- being stuck "OFF": depression, lethargy, more digestive problems, chronic fatigue, disconnection, pain;
Trauma is nuanced:
- trauma occurs when your nervous system is overwhelmed, when your solution to a threat does not work;
- trauma can result from real or perceived threats;
- subjective and relative;
- Usually, as teams we also experience alternating states of activation and rest&digest stages;
- If the organizations are in the "fight or flight" mode:
- fight: they are hyper-aware of threats, which takes energy away from being able to move forward and innovate; this can be reflected in how the leadership approaches outages, e.g. wartime language;
- flight: paralysis, too much safety considerations;
Identify your organization's window of tolerance:
- understand when your team or your company becomes dysregulated; think about these examples -- are we stuck ON, or stuck OFF?
- resilient organizations are not traumatized by routine threats to their mission or business; non-resilient organizations are readily overwhelmed and often subject to the symptoms of overreaction, shutdown, and lack of regulated effort;
- train ourselves to react in a specific way when some of the traumatic experiences happen to our organization;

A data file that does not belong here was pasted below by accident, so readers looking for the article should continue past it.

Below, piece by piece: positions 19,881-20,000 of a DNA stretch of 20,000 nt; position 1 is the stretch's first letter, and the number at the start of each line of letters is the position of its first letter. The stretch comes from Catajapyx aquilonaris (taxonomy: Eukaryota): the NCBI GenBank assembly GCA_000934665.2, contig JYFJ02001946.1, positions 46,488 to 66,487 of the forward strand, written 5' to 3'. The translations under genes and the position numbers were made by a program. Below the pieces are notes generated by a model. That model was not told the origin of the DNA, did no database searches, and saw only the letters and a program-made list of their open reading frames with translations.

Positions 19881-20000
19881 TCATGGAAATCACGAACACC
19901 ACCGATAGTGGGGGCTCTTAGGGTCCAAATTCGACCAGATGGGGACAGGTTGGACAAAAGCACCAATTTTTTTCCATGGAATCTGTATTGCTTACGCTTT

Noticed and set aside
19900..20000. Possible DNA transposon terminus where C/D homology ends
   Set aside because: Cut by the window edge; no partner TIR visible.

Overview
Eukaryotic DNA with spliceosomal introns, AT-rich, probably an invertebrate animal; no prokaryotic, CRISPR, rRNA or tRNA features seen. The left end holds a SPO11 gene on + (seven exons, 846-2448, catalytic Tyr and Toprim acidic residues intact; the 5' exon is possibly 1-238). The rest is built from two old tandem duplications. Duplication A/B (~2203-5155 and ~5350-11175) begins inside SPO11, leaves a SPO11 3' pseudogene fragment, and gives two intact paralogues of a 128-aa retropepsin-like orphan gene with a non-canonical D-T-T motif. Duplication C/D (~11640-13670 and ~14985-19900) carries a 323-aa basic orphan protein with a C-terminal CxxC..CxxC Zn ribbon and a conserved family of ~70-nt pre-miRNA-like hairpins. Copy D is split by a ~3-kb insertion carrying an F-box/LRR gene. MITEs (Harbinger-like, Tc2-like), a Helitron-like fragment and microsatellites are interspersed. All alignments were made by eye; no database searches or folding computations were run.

- look into the contributing factors that cause the trauma;
- game days: let's create an association between the outages and incidents and a safe place, no big deal; they need to be low-stress; the goal is not to practice under pressure; the goal is not to practice problem-solving but to practice our response to stress and create a psycho-physiological response of calm; there needs to be structure and the experience needs to be guided;
- "Failure Friday" (Planned failure injection) prepare us for approaching the stressful situation with calm;
- Processing failure: there needs to be time to talk about it, share, and process; the post-mortems should not be write-only because they don't help anyone;
- perspectives with bias, irrational thoughts and beliefs that we unknowingly reinforce over time;
- there are 16 different types of cognitive distortions, for instance:
- polarized thinking (all-or-nothing thinking), everything is great or terrible, perfection or failure;
- overgeneralization, a single instance becomes an overall pattern;
- mental filter, seeing only the negative and eliminating all positives about a person, a team, or a system;
- fortune-telling, if we only know enough, we can predict the future; predictions are not facts;
- control fallacies: inaccurate exaggerated perception of control (no control/victim or total control) over our surroundings
- We need to take off our shoes at the airport checks because on 22 Dec 2001, Richard Reid tried to ignite explosives in his shoe;
- The bigger the organization, the less likely they are to share their post-mortems across teams;
- "We have a saying in medicine that when you hear hoofbeats, the first thing that should come to mind is a horse, not a zebra. This too cute by half phrase has killed so many zebras." Jennifer Brea
- "There are apparently 600,000 wild horses and 750,000 wild zebras. I think whether you think horses or zebras when you hear hoofbeats is entirely a function of how (geo/ego)centric is your point of view. Also, it could be a giraffe." Jennifer Brea